The Confederate Flag: Three Perspectives

Classes are now underway at Arizona State University. In the courses I teach, I ask students to read texts, evaluate arguments, discuss perspectives, and write essays on various topics. My students know that what I want to see is an argument supported by evidence that can withstand challenge (a disappointment to folks who think it’s all about students telling me what they think I want to hear). It’s not about what to think, but how to think.

So what we have below are several views of the Confederate flag. Watch them. Evaluate them. Enjoy the exercise.

9 thoughts on “The Confederate Flag: Three Perspectives

  1. Sandi Saunders August 22, 2015 / 12:33 pm

    Perspective does matter and a lot goes into what forms anyone’s perspective but facts, reality and truth have to be part of any perspective or it is just propaganda, ala video #1.

  2. bob carey August 22, 2015 / 3:31 pm

    In regards to the “Strength in Numbers” video I find it difficult to develop an argument in opposition because the speakers statements meander so. He starts out with the familiar heritage not hate arguments without being very specific as to what “heritage” is, he talks of Southern values and relates them to Christian values then he identifies St. Andrew as a prophet, when in fact he was one of the 12 Apostles.
    He speaks of his and his neighbors constitutional rights being violated without providing any instances as to how. I can only assume he means his second amendment rights.
    He then concludes with saying how peaceful his group is, then he talks of an upcoming civil war (that only he and six million other informed people know about) which will happen if the country continues on its present course.
    I believe the video represents a 21st century version of the “Lost Cause” the speaker and his allies have invented a bogeyman in the Federal Government, he sincerely believes that he is or is about to become a victim, and just like the “Lost Causers” of the 19th he will attempt to alter and change recent history in order to rationalize that belief.

    • Brooks D. Simpson August 23, 2015 / 3:31 pm

      The video suggests to me that people read into the CBF what they need to believe to make sense of their world according to their political beliefs. It has nothing to do with heritage or honoring the service of Confederate military personnel.

  3. Mark Snell August 22, 2015 / 5:53 pm

    Brooks,

    A little context, please. I’m going to guess that the second video is narrated in Mandarin Chinese?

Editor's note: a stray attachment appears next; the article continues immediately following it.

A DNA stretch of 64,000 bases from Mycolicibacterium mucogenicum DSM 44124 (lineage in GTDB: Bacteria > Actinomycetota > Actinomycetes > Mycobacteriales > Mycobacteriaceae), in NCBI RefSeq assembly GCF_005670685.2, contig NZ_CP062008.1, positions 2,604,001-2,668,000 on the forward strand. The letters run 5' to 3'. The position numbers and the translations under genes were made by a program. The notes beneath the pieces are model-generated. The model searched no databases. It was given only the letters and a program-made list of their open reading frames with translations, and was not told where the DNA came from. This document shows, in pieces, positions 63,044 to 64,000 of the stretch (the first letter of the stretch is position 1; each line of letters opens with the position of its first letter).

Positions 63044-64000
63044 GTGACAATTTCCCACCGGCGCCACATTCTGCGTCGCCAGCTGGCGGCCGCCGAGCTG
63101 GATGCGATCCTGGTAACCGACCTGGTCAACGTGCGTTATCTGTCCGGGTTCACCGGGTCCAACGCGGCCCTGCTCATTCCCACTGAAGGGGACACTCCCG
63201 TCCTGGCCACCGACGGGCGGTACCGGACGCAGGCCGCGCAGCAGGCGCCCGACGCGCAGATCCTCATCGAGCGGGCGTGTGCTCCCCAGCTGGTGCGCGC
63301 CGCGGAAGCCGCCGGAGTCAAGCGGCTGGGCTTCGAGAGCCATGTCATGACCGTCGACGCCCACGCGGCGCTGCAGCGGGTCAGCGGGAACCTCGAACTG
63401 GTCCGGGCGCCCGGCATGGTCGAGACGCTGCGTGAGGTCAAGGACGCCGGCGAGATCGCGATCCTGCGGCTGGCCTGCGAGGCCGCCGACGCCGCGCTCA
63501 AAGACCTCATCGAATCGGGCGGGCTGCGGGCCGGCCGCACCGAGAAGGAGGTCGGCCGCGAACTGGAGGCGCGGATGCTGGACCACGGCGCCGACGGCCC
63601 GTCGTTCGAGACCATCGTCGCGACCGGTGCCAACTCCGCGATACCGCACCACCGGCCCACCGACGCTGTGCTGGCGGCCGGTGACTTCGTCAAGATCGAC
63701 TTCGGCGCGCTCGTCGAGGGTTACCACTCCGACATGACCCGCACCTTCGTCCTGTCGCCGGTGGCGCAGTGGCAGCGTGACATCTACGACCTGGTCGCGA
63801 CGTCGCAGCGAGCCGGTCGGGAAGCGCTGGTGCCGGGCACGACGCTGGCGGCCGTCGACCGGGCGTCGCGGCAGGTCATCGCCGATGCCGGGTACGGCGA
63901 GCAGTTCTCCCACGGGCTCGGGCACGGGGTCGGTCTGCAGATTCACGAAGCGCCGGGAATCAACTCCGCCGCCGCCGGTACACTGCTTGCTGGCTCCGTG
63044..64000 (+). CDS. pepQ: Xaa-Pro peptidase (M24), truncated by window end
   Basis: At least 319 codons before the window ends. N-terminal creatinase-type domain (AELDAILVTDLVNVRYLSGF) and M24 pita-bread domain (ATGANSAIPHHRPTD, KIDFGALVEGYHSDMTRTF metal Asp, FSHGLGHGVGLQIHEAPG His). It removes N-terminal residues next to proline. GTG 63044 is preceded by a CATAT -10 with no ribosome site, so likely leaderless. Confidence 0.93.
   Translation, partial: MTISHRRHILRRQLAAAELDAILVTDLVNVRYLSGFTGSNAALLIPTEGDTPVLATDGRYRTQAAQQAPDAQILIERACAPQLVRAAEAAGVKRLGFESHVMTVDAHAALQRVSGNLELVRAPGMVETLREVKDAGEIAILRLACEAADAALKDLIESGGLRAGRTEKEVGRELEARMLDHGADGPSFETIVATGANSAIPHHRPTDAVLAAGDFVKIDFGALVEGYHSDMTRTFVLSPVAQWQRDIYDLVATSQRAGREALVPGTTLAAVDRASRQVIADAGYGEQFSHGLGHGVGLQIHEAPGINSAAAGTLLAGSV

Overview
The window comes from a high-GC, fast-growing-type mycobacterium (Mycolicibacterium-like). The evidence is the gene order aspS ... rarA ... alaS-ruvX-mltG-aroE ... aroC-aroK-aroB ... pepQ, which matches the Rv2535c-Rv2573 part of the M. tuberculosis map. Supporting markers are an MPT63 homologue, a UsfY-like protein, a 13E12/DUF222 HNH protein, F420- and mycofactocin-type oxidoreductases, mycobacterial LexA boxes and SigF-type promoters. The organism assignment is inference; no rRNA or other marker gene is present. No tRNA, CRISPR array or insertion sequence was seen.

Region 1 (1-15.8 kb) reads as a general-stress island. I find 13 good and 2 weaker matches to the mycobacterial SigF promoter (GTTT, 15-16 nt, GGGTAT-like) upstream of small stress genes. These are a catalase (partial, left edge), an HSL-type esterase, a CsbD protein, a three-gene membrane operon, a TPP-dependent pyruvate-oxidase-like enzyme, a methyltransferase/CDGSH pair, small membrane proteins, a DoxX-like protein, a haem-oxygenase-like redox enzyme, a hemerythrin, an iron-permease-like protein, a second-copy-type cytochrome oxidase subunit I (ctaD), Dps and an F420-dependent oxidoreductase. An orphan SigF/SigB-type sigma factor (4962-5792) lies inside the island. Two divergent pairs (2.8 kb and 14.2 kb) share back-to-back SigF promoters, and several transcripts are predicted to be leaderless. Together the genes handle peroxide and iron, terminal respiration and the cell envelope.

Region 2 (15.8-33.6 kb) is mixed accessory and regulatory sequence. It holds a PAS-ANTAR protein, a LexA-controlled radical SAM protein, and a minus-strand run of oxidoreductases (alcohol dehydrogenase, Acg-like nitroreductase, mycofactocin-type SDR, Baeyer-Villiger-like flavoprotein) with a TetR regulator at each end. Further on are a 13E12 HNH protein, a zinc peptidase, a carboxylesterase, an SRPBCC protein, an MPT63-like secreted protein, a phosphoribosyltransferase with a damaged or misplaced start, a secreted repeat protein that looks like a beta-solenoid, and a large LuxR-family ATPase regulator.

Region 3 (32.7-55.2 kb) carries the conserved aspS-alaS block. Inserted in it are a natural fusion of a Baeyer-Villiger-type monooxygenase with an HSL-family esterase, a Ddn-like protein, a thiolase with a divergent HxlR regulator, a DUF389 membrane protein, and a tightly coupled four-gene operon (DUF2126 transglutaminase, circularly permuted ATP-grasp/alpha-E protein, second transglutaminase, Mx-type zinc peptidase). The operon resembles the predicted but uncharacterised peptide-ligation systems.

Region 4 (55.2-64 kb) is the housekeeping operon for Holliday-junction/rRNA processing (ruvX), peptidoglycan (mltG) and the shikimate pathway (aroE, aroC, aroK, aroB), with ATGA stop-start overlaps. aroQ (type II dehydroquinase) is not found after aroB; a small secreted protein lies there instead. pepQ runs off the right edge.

4. Michael Bartley August 24, 2015 / 8:54 am

    Last night I watched a “making off” the Burns documentary on the Civil War. This morning while procrastinating on you tube, I came across this three minute clip from Ken Burns on Face the Nation: https://www.youtube.com/watch?v=6onqarn8UJQ

    Not flag specific but a documentarians views on cause, etc. I wonder what weight a “popular” filmmaker holds with young people or is it only boomers that watch his documentaries? Heck, I wonder what you professional historians think of Mr. Burns and his work?

    • Brooks D. Simpson August 24, 2015 / 9:13 am

      Many of us think of Mr. Burns’s work and Mr. Burns himself in different ways. Admitting that the series was both popular and moving does not mean that at times it was not problematic, but Burns’s boastful turn in the immediate aftermath of the series left many scholars irritated, and Burns attributed that to jealousy. As I had just emerged as a freshly-minted Ph.D. (to coin a phrase) at the time the show first aired, I would have had no expectation of being part of the cast of profound-sounding talking heads, but I can recall Burns going overboard about himself. The series inspired more interest in the Civil War even as it presented a dilemma for scholars of how to take advantage of that interest without seeming to be churlish when one questioned the Burns narrative.

  5. Jarret Ruminski August 29, 2015 / 10:31 am

    “The war was pretty much about being free and not being taxed out of house and home.” Really, who can argue with that?

    • Jimmy Dick August 29, 2015 / 4:00 pm

      Sounds great if you’re discussing the American Revolution.

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